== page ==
Bison selfies a dangerous game

Selfies with wild animals are increasing in popularity, and though no injuries have been reported in the North, a recent goring during a 'bison selfie' in Yellowstone National Park has some wondering: is the potential danger worth the reward?

No injuries reported yet in North, but recent goring in Yellowstone National Park prompts warning

Bison selfies, like this one taken earlier this summer at Yellowstone National Park, have led to warnings from officials after a visitor was attacked last week. (curateclothesboutique/Instagram)

Selfies with wildlife are increasing in popularity — from moose to bison, people are approaching wild animals with the intention of taking a priceless photo.

Unfortunately, it's often a little too close for comfort with some wildlife.

Yellowstone National Park in Wyoming reported a bison attack last week after a woman attempted to take a selfie with the wild animal.

This incident marks Yellowstone's fifth bison attack this year, up from an annual average of two.

Visitors will often get too close to the wildlife, whether it is to take photos or otherwise, and the animals react accordingly.

"I think the biggest thing we've seen is that just because an animal is on a trail or near a boardwalk or near a developed area, that people get the idea that the animal is in some way tame or docile," said Amy Bartlett, spokesperson for Yellowstone.

"We don't restrict the movement of the animals in the park, so they might be there because the grass looks really nice, not because they're used to having people next to them."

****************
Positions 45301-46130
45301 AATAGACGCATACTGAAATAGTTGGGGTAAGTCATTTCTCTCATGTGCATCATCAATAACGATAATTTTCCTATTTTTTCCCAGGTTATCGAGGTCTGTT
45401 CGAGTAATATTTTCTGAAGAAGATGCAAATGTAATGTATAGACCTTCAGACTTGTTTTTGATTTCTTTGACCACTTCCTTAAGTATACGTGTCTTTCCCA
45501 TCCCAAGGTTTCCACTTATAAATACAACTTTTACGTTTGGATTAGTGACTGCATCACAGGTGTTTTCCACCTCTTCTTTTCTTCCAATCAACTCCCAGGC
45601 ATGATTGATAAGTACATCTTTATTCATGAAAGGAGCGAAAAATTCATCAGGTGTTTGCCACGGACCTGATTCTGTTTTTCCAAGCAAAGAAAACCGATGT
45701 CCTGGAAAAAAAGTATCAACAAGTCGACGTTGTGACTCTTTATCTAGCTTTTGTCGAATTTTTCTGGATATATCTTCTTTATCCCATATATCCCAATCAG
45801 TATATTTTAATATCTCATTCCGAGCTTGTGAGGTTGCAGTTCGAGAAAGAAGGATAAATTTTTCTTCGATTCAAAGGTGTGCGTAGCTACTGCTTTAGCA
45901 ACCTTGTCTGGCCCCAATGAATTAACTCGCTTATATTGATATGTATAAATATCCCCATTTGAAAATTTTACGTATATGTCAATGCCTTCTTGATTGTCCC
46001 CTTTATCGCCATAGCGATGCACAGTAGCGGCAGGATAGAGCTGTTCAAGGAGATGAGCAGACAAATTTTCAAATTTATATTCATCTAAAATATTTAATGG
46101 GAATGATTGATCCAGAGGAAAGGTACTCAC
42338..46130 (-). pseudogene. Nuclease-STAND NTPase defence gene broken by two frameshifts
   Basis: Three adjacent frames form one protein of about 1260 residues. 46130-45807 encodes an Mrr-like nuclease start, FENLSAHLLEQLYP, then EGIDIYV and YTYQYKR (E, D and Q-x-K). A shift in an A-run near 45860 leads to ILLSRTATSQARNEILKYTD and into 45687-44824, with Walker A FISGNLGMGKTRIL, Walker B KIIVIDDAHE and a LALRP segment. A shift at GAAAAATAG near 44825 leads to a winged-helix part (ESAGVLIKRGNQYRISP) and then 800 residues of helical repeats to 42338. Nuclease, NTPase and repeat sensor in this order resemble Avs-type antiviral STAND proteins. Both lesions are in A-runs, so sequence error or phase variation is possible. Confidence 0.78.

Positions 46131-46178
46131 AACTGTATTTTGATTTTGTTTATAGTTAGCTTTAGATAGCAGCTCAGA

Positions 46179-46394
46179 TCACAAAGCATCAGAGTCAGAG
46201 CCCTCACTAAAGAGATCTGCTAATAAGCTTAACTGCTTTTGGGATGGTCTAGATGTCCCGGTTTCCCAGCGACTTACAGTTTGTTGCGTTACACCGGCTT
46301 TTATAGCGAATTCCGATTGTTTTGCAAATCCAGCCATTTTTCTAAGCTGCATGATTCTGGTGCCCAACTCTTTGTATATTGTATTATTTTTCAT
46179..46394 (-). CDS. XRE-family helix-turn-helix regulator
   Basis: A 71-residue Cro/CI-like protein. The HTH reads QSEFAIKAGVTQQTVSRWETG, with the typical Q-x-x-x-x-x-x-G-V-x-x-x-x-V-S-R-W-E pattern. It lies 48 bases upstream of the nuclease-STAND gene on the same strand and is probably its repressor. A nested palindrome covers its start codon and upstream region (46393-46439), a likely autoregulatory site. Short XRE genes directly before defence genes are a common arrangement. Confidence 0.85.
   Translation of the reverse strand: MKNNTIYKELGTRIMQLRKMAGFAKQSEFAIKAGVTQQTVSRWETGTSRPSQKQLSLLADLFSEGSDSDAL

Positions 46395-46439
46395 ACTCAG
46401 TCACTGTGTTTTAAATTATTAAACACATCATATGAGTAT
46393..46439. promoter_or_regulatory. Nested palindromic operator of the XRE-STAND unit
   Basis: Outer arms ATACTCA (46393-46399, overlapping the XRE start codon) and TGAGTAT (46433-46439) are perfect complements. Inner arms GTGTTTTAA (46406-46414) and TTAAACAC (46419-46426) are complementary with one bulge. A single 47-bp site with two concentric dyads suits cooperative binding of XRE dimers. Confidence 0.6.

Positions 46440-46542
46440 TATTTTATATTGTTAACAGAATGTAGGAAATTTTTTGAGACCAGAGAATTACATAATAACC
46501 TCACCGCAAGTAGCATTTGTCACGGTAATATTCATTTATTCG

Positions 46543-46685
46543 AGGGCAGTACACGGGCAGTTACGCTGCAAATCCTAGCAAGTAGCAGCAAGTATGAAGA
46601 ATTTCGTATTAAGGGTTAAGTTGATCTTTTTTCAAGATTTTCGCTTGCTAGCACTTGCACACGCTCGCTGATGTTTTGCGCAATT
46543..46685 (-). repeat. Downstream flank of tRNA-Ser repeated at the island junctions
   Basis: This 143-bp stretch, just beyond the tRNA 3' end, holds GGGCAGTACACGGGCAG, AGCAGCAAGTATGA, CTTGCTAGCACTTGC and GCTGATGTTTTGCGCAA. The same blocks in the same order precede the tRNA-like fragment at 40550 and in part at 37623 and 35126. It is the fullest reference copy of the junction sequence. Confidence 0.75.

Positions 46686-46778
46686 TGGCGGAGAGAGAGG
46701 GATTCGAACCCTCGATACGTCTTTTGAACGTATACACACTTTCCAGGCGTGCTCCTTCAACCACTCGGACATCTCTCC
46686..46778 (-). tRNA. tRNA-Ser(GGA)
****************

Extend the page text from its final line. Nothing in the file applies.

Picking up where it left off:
One of Yellowstone's slogans is to "give them room, use your zoom," referring to the zoom function on a camera.

In the North, attacks aren't nearly as common. Mike Keizer of Parks Canada says in his 21 years of working in Wood Buffalo National Park, he's yet to see any bison selfies gone wrong.

"I've seen a few selfies done in the park but they're usually much safer activities, shall we say," says Keizer. "Say with a lake in the background, or the bison greatly in the distance."

Granted, the park isn't nearly as busy as Yellowstone, and considering Wood Buffalo is five times the size of the U.S. National Park — with only 1,000 more bison estimated in the area — human-bison interactions are far less likely.

Vehicles — the real danger

Keizer says the most likely bison encounters in Wood Buffalo are with visitors' vehicles. Bison fur absorbs light from headlights, and drivers are only able to catch glints of light from either the eye or the horn, if they're lucky.

"When you're driving really fast, you get that tiny glint and all of a sudden you're in a herd of bison," he said.

Parks Canada preemptively warns visitors of the park about driving at night, in the hope that they will slow down and keep an eye out for bison on the roads.

And even though he's yet to see a bison selfie gone wrong, Keizer asks visitors to be smart about their vacation.

"The advice, simply, is don't do it. It isn't worth ruining your vacation, or your holiday, to be severely injured or killed to get that wonderful selfie," he said. "There are other ways to get more fun selfies that are safe." 

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